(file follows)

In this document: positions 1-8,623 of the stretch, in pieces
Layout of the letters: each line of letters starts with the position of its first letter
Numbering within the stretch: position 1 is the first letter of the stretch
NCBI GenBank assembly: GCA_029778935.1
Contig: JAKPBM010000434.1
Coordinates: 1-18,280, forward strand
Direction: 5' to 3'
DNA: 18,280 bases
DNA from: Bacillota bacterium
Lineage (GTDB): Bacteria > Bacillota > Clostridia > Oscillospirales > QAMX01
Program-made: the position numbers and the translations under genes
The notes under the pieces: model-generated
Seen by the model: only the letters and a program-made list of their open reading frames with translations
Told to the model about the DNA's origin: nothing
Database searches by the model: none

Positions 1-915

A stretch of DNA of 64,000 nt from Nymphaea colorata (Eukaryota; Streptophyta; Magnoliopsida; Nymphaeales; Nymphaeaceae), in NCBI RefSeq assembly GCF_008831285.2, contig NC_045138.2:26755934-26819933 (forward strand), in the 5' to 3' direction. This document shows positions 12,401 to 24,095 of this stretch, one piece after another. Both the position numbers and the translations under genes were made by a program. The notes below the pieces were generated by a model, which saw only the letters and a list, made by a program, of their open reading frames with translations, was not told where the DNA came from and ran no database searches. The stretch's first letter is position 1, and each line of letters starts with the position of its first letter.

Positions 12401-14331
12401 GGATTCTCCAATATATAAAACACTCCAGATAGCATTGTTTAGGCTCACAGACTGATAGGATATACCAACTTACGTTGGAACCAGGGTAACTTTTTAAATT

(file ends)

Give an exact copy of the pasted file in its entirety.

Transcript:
In this document: positions 1-8,623 of the stretch, in pieces
Layout of the letters: each line of letters starts with the position of its first letter
Numbering within the stretch: position 1 is the first letter of the stretch
NCBI GenBank assembly: GCA_029778935.1
Contig: JAKPBM010000434.1
Coordinates: 1-18,280, forward strand
Direction: 5' to 3'
DNA: 18,280 bases
DNA from: Bacillota bacterium
Lineage (GTDB): Bacteria > Bacillota > Clostridia > Oscillospirales > QAMX01
Program-made: the position numbers and the translations under genes
The notes under the pieces: model-generated
Seen by the model: only the letters and a program-made list of their open reading frames with translations
Told to the model about the DNA's origin: nothing
Database searches by the model: none

Positions 1-915

A stretch of DNA of 64,000 nt from Nymphaea colorata (Eukaryota; Streptophyta; Magnoliopsida; Nymphaeales; Nymphaeaceae), in NCBI RefSeq assembly GCF_008831285.2, contig NC_045138.2:26755934-26819933 (forward strand), in the 5' to 3' direction. This document shows positions 12,401 to 24,095 of this stretch, one piece after another. Both the position numbers and the translations under genes were made by a program. The notes below the pieces were generated by a model, which saw only the letters and a list, made by a program, of their open reading frames with translations, was not told where the DNA came from and ran no database searches. The stretch's first letter is position 1, and each line of letters starts with the position of its first letter.

Positions 12401-14331
12401 GGATTCTCCAATATATAAAACACTCCAGATAGCATTGTTTAGGCTCACAGACTGATAGGATATACCAACTTACGTTGGAACCAGGGTAACTTTTTAAATT